Coaching takes many forms. Face-to-face tends to be the most effective (and often the most efficient); however, remote coaching can also work. Here's a glimpse into my mailbox showing an example coaching response to a followup question from a Product Owner with whom I have been working.
Subject: Scrum Question
Your email reminded me that I was going to ask you a question.
We have a project that has 3 teams now but will likely have 5 in the near future. Today we are using Excel for the Product Backlog. But we are over 500 items and maintenance is very hard.
Are there any tools your recommend for large projects?
Subject: RE: Scrum Question
Regardless of the tool, 500+ items are going to be a bear to maintain. A key practice is to keep the queues short. Some questions back:
Why is the backlog so big?
Are all these items worth maintaining on the backlog?
Can the lower priority items be off-loaded to a separate list (i.e., parking lot) with promotion to the active list deferred until the item becomes timely and important?
If you have a parking lot list, is there actually value in maintaining this parking lot or will the items surface if needed?
Could the "project" be decoupled such that each team is handling a sub-system with its own (smaller) backlog and a scrum of scrums to manage interdependencies through "service contracts"?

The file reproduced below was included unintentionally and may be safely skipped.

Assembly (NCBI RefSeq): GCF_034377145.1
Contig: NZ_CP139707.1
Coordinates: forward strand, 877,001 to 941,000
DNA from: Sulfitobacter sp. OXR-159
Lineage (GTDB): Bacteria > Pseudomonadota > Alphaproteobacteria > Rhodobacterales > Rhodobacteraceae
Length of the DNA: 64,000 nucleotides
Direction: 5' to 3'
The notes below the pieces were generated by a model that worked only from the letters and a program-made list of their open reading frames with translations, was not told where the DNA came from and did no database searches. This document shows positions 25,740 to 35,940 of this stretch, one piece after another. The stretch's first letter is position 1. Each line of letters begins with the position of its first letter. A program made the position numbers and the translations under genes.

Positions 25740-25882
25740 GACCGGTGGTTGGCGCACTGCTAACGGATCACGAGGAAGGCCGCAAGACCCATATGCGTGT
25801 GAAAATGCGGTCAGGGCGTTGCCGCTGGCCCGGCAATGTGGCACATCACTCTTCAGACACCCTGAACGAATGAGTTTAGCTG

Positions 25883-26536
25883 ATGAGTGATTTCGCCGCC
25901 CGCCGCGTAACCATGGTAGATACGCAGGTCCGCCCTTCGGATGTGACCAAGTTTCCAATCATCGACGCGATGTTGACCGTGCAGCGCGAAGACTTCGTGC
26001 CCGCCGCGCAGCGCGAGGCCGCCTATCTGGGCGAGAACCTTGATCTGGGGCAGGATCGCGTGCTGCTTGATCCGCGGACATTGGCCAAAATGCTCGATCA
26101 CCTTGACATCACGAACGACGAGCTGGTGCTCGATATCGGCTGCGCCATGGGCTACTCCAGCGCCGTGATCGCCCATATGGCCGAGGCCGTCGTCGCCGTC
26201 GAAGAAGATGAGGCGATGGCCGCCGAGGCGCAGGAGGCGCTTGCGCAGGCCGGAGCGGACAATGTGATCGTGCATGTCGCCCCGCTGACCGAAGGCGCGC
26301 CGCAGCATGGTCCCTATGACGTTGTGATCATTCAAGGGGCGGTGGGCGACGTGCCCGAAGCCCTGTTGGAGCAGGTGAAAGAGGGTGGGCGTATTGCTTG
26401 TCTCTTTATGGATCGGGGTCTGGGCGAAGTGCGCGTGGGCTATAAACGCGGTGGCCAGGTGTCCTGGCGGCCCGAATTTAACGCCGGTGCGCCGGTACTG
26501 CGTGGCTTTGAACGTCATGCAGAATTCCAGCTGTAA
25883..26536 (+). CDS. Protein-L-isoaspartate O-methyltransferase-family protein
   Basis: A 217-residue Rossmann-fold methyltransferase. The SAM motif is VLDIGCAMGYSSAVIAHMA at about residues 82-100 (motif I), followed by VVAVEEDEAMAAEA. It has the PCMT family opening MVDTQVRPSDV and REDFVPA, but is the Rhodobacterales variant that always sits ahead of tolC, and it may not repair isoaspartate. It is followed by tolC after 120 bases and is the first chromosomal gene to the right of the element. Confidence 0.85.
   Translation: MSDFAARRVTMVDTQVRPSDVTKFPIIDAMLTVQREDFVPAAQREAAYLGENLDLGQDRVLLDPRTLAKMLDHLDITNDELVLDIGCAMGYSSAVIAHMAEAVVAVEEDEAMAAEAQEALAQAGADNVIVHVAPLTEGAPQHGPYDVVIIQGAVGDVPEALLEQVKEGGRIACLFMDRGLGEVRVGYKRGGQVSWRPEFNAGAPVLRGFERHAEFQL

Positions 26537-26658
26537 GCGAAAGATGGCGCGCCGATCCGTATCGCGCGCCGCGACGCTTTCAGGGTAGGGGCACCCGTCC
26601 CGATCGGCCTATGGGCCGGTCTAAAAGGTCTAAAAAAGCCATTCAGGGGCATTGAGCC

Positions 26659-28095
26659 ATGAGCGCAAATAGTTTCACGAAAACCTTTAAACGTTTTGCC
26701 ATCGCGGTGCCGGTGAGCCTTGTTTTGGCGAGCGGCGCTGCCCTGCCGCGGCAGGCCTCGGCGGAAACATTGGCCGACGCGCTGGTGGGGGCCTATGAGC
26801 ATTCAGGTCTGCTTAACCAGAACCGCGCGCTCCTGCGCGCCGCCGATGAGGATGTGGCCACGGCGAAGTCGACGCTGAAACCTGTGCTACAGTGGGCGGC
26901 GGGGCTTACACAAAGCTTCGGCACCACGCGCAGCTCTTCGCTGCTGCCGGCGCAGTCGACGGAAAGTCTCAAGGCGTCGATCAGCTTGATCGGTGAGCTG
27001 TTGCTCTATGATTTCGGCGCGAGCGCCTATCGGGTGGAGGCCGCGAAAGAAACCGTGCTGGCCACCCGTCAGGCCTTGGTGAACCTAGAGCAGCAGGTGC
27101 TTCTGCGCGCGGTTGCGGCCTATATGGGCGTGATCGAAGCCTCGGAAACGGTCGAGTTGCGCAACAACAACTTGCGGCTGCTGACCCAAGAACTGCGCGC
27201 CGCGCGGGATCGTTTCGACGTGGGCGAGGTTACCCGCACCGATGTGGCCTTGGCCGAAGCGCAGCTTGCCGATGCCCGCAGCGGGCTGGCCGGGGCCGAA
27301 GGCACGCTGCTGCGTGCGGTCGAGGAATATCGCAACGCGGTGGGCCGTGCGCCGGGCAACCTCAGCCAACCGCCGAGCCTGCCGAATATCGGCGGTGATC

Rather than change tools, you may want to consider:
How can we reduce batch size for each release?
How can we reduce batch size for each team?
Current research is showing that smaller batch sizes result in more frequent delivery and higher reliability. Is faster feedback and higher reliability worth the investment in figuring out smaller batch sizes?
Also, a smaller batch size may eliminate the need to migrate from your existing tool. Then again, if Excel is insufficient for other reasons, experimenting with other tools may be worthwhile.
BTW, moving to a new tool capable of maintaining a larger queue will likely result in a larger queue. Is that a desirable outcome?
Regardless of format, coaches ask a lot of questions. It can be easy to give a pat response or recommendation. It is much harder to figure out the right question. In Rob's situation, the better question is whether the queue is the right queue rather than which tool to use.
Is your coach asking the right questions?